Among this quarter’s questions about graduate student unionization, the future of the Minnesota Student Association and the renovation of Coffman Union, I’m swamped with opinions, letters and phone calls. Although I welcome the feedback, this is a good time to investigate the concept of “fairness.”
I’m most concerned about the Daily’s fairness in my position as readers’ representative. We can publish a correction if we make a simple factual or spelling error; we cannot — and we should not — deal with allegations of unfairness so quickly.
Fairness can be a slippery concept. Sometimes a newspaper has to make hard choices to be fair to its readers. An example: In 1991 David Duke, a white supremacist, ran for governor of Louisiana. The New Orleans newspaper, the Times-Picayune, decided to cover the gubernatorial candidate as “the approach of a hurricane.” Reporters delved into every possible detail of Duke’s racist background, including his neo-Nazi activities, and made it very clear to the voters of Louisiana just what they would get if they elected Duke.
In a series of editorials against Duke, titled “The Choice of Our Lives,” the Times-Picayune noted, “Like it or not, the days since the October primary have established Mr. Duke as a national symbol of racial hatred and division,” and concluded, “We cannot sit idly by” and endorsed Edwin Edwards for governor. The staff members of the Times-Picayune believed they had to be activist in this particular election because they feared the result should Duke be elected.
After Duke’s defeat, the paper came under attack from some critics, but the staff stood its ground. One editor said before the election that he would leave the state if Duke were elected.
Whether or not you agree with the Times-Picayune’s decision — and some do not — those reporters and editors felt that they had a responsibility to the public to share all details about Duke’s past. This close scrutiny constituted the only way they believed they could be fair to Louisiana voters.
What does it mean when a reader urges the Daily to be fair? Sometimes representatives of one side of a controversy believe their side hasn’t received equal space in the pages of the Daily. Or sometimes the coverage, while equitable in amount, hasn’t adequately explained one side’s position. We take these concerns equally seriously. As I’ve noted in previous columns, I do try to see to it that the letters column contains all sides of a dispute of University-wide importance. But because I don’t solicit letters if I don’t receive them, it’s the job of the reporters to make sure events and controversies deserving in-depth coverage get that attention.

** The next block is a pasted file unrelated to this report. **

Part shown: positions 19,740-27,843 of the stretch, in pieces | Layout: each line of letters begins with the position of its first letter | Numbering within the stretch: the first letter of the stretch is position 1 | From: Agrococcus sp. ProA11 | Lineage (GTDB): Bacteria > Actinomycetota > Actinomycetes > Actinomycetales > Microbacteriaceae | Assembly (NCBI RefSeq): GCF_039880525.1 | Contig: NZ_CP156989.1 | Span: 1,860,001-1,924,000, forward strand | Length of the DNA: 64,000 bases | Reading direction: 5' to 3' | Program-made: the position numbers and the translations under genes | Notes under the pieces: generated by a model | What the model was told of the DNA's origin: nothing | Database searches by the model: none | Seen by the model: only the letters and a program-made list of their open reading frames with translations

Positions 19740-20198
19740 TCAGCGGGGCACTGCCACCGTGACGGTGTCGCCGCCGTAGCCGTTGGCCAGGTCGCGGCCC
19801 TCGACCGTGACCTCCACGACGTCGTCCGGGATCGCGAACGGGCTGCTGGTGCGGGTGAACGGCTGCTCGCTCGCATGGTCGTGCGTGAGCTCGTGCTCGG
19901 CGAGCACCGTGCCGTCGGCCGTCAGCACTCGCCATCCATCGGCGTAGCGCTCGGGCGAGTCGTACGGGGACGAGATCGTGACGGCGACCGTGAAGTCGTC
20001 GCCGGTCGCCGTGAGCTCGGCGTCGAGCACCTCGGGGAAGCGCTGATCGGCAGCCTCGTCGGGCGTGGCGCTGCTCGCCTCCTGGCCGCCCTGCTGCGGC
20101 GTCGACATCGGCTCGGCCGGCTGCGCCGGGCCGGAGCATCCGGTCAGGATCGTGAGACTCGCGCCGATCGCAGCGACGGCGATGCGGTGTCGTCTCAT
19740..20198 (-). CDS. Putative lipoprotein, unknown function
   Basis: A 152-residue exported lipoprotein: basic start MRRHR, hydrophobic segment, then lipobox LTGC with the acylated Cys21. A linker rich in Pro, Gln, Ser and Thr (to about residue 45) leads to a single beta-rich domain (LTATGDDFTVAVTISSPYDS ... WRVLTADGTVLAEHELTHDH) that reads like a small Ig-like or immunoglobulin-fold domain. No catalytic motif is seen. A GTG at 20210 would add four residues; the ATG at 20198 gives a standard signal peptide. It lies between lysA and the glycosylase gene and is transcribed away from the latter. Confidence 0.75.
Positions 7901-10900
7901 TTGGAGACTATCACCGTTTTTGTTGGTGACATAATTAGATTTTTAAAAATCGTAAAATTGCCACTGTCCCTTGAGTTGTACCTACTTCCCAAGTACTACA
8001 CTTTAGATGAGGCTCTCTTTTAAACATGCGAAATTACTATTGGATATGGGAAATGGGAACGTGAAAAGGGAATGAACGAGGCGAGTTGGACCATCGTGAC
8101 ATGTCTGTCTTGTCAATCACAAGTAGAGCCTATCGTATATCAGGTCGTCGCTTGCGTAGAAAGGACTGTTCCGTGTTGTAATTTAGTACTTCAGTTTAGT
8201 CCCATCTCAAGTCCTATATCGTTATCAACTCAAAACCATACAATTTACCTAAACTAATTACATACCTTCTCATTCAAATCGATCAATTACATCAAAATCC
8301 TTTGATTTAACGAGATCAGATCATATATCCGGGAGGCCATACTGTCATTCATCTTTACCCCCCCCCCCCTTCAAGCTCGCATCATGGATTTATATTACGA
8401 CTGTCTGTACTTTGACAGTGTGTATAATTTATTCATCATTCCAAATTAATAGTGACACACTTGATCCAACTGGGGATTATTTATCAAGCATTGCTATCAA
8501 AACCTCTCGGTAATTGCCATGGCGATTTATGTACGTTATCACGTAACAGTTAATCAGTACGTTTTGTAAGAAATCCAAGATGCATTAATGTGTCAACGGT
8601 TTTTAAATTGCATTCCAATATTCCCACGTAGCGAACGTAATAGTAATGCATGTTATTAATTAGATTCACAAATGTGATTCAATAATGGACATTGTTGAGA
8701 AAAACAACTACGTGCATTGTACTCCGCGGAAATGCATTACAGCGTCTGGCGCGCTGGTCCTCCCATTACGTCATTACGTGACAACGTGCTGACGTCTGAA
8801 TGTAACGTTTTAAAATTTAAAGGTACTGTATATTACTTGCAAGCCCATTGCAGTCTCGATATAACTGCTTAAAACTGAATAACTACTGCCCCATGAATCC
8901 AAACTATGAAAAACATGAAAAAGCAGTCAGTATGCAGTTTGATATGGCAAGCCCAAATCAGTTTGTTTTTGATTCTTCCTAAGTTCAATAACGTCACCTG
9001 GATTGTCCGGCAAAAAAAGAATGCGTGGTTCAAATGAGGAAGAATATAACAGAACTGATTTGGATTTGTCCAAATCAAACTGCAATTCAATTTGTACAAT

The Daily doesn’t often receive serious accusations of unfairness. When we do, we take them very seriously. Recently I got a call from Andrew Seligsohn, a graduate student in political science and a representative of the Gradute Students Organizing Congress. He claimed that the letters column showed some imbalance in choice of letters against unionization. He was concerned that a letter supporting the union hadn’t seen print. Again, as I noted before, I can’t possibly print every single letter I get. But a review of recent letters columns gave some support to his claim. I had planned to run the letter about which he had expressed concern the next day, and this balanced out the perceived discrepancy to both his satisfaction and mine.
So fairness doesn’t necessarily mean column-inch equality. Then what does it mean? I have a working definition: If a reader, looking at a representative number of issues of the Daily, can describe the basics of both sides of a debate, then the coverage is reasonably fair. Thus, for example, if a reader could explain both sides of the graduate student unionization controversy after having reviewed a few issues that covered the matter, we’ve made a good start toward fairness. We should provide sufficient background for readers to make up their own minds. This is a simplistic measure, because it doesn’t take into account the amount of coverage each side of a controversy receives (that would be an indication of bias), but it’s one way to consider fairness in the abstract.
The disputes faced by GradSOC, Coffman and MSA are essential for the University community to discuss, debate and decide. Today I’ve elected to run additional letters about these University concerns as an accompaniment to my column. We will continue to provide coverage of these disputes that is as “fair” as possible, and you should continue to let us know how we’re doing.
Genelle Belmas’ column appears every other Friday. She welcomes comments via e-mail at [email protected] or by phone at 627-4070 ext. 3282.